Two "Yes" and Four "No" From Delmarva Sens. on Keystone XL - WBOC-TV 16, Delmarvas News Leader, FOX 21 -

Two "Yes" and Four "No" From Delmarva Sens. on Keystone XL

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DOVER, Del. (WBOC) - Delmarva's US senators split their votes on the controversial Keystone XL Pipeline.

It was an extremely close call but a bill approving construction of the pipeline failed Tuesday night in US Senate. Supporters fell one short of the required 60 "yes" votes.

The states that make up Delmarva are represented in the Senate by six Democrats. Two of them broke ranks with the majority of their Democratic colleagues to vote "yes" to approve. The other four voted "no" for a variety of reasons.

At the Washington DC office of Sen. Tom Carper, D-Delaware, protestors expressed their anger with carper for his position on the Keystone XL Pipeline vote. Police actually escorted the protestors away.

Sen. Carper was one of 14 Democrats who joined all 45 Republican senators in voting "yes."

"My hope is that my willingness to show some flexibility at this point in time and support this bipartisan effort will be reciprocated by the Republicans in the new majority," he said in a statement.

Sen. Mark Warner, D-Virginia, was another Democratic "yes."

"After six years of study and debate, it is time to approve this project," said Sen. Warner, in a post-vote statement.

All of Delmarva's other senators voted "no" on the pipeline planned to run from Canada to the Gulf Coast.

Sen. Tim Kaine, D-Virginia, and Sen. Ben Cardin, D-Maryland, had similar statements on their votes.

"We should never allow politics to override the rule of law, science and the health and safety of our communities," said the statement from Sen. Cardin.

"It's clear that the Keystone XL Pipeline," Sen. Kaine's statement said, "is not in our economic, national security or environmental interest."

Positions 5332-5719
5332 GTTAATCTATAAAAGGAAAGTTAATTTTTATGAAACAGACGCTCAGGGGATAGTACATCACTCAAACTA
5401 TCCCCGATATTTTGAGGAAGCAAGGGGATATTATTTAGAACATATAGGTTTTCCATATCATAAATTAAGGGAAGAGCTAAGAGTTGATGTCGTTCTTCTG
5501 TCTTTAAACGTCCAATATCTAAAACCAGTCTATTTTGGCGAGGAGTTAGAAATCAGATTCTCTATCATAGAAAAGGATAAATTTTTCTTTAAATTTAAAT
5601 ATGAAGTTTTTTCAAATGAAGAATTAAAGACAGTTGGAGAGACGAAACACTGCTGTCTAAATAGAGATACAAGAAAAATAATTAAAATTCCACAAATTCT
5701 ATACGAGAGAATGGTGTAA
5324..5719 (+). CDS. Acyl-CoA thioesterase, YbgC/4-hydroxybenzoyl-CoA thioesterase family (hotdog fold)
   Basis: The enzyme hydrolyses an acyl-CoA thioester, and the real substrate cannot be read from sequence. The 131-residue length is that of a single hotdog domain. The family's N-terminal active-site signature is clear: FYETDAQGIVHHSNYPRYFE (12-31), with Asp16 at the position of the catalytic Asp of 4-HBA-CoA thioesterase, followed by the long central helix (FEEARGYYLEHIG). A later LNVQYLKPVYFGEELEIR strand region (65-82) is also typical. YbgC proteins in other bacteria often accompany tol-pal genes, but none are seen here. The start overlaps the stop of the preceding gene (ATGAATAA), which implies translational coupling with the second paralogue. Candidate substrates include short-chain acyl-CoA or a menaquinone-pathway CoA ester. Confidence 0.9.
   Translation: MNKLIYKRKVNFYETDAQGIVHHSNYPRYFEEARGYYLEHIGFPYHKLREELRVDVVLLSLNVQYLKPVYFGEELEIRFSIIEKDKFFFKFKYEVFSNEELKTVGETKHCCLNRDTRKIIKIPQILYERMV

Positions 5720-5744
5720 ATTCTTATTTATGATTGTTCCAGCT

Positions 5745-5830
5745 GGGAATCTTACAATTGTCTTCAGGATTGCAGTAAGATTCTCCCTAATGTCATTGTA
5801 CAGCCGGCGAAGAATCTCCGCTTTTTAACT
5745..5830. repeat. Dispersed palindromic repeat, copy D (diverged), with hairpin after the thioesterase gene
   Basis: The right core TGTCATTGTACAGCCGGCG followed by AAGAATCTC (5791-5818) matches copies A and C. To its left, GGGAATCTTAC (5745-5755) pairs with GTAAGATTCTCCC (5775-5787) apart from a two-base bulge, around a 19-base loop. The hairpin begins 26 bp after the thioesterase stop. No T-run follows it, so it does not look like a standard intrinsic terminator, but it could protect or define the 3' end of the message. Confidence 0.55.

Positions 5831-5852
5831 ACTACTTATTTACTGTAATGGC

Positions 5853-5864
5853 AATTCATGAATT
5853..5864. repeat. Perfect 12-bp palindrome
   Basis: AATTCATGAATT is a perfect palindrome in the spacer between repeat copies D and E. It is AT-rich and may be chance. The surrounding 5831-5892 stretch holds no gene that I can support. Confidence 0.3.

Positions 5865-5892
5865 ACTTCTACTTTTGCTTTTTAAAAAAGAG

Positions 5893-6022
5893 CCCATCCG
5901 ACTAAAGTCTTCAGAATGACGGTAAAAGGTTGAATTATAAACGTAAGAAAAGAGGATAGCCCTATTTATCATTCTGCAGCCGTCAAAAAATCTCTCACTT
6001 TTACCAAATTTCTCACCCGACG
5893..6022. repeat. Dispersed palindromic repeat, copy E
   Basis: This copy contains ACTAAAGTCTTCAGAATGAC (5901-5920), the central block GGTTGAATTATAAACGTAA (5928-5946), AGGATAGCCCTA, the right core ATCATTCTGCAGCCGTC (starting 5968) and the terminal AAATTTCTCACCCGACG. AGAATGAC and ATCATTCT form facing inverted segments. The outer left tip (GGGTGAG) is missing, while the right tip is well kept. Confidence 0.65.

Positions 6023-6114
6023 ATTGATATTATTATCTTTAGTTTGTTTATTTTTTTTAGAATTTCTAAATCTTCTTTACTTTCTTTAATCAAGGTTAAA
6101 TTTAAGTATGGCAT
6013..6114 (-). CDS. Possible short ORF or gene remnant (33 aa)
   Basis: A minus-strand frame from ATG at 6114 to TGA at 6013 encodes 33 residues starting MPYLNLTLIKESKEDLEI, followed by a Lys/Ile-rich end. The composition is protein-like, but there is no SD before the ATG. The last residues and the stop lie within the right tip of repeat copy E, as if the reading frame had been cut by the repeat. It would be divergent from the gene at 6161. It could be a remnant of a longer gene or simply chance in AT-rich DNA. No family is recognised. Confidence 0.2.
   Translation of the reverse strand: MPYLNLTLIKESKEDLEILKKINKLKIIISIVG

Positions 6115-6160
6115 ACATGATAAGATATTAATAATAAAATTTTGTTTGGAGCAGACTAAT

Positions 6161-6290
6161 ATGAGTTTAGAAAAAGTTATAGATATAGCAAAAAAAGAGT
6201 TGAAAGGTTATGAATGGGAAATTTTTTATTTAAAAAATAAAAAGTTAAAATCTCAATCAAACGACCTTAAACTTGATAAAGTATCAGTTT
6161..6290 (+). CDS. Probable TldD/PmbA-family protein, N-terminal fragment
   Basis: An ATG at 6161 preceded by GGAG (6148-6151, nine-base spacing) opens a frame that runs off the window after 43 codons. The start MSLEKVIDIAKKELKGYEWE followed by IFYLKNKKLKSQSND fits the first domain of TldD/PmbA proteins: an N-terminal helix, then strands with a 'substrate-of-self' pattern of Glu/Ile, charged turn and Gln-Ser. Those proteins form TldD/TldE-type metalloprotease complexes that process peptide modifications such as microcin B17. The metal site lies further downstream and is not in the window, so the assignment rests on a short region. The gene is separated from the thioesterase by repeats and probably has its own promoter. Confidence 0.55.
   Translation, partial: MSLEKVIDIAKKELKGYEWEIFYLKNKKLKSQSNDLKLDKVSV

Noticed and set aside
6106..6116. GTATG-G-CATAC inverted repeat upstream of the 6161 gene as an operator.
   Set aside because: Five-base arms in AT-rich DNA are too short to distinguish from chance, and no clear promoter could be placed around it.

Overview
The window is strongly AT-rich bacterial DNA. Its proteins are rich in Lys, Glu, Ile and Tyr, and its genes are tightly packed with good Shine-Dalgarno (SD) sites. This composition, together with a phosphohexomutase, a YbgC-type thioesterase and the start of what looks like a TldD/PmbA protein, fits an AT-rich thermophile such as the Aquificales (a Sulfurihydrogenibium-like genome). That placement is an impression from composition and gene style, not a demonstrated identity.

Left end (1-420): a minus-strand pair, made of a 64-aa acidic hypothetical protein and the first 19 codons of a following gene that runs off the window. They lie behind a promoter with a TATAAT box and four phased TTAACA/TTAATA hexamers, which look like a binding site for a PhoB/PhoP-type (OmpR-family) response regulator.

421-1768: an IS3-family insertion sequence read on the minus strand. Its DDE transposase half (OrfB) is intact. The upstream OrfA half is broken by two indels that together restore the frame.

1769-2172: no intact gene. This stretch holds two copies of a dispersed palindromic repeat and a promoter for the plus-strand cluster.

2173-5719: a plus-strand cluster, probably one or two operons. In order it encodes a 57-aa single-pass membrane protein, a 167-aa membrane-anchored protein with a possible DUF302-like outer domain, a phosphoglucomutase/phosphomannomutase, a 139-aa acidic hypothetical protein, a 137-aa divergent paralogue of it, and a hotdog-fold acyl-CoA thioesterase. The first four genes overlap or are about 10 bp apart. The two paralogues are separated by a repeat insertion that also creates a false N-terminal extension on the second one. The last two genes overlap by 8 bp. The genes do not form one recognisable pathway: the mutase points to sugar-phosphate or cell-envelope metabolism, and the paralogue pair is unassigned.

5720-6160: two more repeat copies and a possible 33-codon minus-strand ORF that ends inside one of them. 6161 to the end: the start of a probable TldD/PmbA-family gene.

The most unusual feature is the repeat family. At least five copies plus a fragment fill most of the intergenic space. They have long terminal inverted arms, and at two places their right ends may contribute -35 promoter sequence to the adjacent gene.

The statement from Sen. Barbara Mikulski, D-Maryland, said despite potential employment benefits, there are too many environmental concerns.

"These concerns must be dealt with before Congress circumvents the process to approve the pipeline."

Concerns about circumventing the process - that describes why Sen. Chris Coons, D-Delaware, voted "no."

A statement from his office said Sen. Coons is,"incredibly frustrated by how long it's taking the Administration to make this decision, but the law makes clear that it is the Administration's decision to make."

The House has voted repeatedly to approve the pipeline.

Even though this was a Senate vote, WBOC asked the Eastern Shore's Rep. Andy Harris, R-Maryland, what he thought.

His office sent a statement saying, “Americans are clamoring for more jobs and energy independence. The Keystone XL Pipeline will do both, but that didn't matter to Harry Reid and President Obama.”

Rep. Scott Rigell, R-Virginia, has voted yes on the pipeline before, like Rep. Harris. Rep. John Carney, D-Delaware, has voted no.

Even if the vote had gone the other way in the Senate, President Obama almost certainly would have vetoed the bill.

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